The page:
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brain development

Largest Study In U.S. On Brain Development To Come, Focusing On Substance Abuse

The National Institutes of Health are funding a $150 million long-term study of child health and brain development in our neighbors to the south. The Adolescent Brain Cognitive Development (ABCD) Study will follow approximately 10,000 children between the ages of nine and 10 for the next 10 years, allowing researchers to track their biological and behavioral development into adolescence and early adulthood.

Every year, the children participating in the study will be asked a series of questions while in an FMRI scanner – a machine that measures brain activity by tracking changes associated with blood flow. By starting the study with kids who have presumably not been exposed to drugs or alcohol, the NIH is hoping to better understand these substances have on the developing brain.

While there have been studies completed on brain development in recent years, no long-term study of this scale exists. This hinders the ability of researchers to determine if abnormalities in the brain were caused by substance abuse, or existed prior to substance abuse and potentially predisposed the individual to substance abuse.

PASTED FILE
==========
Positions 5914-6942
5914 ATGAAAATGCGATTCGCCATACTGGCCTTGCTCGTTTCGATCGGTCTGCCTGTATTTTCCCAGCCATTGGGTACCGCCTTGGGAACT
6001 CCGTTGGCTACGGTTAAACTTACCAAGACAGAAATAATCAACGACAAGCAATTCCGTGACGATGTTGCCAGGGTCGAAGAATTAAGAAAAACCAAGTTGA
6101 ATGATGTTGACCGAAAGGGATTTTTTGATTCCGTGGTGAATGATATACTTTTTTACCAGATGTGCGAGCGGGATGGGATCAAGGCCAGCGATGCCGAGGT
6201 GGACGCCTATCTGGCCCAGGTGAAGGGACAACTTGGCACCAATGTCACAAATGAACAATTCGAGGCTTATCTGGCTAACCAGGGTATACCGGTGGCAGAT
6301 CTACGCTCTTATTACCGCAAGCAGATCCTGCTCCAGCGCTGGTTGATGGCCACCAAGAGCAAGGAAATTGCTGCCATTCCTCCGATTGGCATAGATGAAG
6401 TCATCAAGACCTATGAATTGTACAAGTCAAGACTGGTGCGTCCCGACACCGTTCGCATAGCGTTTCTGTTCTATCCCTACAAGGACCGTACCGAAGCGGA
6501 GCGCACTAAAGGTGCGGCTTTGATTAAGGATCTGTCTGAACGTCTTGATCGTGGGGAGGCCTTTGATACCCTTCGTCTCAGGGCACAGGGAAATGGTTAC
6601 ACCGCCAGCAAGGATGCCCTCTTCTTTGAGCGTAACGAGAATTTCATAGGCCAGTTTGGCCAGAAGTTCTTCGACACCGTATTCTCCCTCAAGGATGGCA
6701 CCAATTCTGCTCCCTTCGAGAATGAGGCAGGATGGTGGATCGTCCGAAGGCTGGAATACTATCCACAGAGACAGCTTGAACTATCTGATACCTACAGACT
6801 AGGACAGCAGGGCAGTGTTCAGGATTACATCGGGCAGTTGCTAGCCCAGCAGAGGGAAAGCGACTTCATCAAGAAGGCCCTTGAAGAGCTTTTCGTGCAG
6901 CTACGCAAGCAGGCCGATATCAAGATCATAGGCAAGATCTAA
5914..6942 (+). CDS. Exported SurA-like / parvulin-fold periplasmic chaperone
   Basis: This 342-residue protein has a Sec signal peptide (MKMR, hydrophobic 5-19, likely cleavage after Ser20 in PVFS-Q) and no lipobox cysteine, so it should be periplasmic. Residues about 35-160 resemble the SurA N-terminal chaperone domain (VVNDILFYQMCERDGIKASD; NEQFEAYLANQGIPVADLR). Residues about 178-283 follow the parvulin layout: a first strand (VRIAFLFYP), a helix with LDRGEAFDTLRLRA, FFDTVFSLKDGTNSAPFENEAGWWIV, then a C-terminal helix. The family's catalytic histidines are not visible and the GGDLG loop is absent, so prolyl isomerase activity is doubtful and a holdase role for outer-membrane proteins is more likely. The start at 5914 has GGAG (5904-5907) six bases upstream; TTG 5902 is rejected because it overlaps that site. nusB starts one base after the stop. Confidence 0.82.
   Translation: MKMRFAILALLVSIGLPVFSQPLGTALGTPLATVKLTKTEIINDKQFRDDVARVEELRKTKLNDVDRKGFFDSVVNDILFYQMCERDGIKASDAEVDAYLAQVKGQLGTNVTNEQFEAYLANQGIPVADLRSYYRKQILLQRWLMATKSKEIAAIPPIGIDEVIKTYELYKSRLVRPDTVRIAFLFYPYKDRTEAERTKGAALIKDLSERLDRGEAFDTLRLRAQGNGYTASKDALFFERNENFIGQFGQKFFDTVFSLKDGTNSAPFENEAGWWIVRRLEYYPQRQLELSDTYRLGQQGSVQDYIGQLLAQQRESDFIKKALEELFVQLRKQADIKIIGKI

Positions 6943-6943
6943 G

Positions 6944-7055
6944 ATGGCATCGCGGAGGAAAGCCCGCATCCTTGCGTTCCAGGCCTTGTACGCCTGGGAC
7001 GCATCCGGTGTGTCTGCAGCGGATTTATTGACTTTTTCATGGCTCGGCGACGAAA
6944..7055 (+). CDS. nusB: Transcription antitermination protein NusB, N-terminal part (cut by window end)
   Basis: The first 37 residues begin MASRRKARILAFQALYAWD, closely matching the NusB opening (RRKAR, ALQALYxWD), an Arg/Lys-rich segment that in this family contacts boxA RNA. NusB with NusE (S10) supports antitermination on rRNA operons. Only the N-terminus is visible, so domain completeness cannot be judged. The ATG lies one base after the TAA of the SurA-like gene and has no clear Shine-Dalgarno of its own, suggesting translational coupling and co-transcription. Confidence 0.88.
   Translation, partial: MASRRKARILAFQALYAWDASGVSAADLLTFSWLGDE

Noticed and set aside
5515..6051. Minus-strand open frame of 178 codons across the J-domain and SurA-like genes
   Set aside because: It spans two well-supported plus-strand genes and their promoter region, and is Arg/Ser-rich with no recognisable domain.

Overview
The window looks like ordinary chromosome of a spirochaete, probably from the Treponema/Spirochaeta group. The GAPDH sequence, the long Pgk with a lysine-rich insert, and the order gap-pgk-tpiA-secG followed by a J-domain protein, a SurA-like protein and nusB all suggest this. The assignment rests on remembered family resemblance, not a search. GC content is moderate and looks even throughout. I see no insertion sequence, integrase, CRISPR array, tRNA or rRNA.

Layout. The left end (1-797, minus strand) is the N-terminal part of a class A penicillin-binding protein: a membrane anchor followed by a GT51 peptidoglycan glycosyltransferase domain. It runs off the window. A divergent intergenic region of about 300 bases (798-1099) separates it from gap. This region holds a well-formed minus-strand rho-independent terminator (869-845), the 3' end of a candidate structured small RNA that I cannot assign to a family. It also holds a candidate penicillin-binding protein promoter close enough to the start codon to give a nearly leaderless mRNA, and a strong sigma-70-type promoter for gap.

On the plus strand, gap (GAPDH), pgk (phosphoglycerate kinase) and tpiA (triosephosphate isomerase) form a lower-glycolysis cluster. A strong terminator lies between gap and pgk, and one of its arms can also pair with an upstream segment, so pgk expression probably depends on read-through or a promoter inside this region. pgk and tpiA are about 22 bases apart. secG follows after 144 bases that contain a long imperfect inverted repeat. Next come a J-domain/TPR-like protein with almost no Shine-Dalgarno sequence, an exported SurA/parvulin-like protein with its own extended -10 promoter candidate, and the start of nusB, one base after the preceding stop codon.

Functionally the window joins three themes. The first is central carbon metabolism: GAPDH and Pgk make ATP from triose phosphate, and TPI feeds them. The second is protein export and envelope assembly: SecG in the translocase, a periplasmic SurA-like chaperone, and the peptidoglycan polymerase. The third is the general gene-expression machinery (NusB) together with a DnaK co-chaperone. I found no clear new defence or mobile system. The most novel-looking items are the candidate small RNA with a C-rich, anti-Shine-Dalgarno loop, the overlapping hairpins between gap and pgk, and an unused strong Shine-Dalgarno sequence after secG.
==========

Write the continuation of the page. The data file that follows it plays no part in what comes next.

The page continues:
Further, the findings from this study will establish a baseline for normal brain development, similar to what already exists for weight, height, and various other physical characteristics. This will have a huge impact in the scientific community, even beyond the scope of substance abuse research. Researchers, such as professor Tracie Afifi of Winnipeg, will be able to use these baselines in research ranging from childhood development to the effects of childhood abuse on the developing brain.

This research, while seemingly expensive at first glance, will in fact save billions of dollars for the United States alone. In the U.S., there are approximately 40 million adolescents, with roughly 11 percent predicted to develop substance abuse problems. It costs roughly $10,000 to treat someone with a substance abuse problem, which can triple in price if there are concurrent mental disorders. Not even factoring in the vehicular accidents, lost work time, and distress, $44 billion will be spent to treat substance addiction – making $150 million feel like pocket change.

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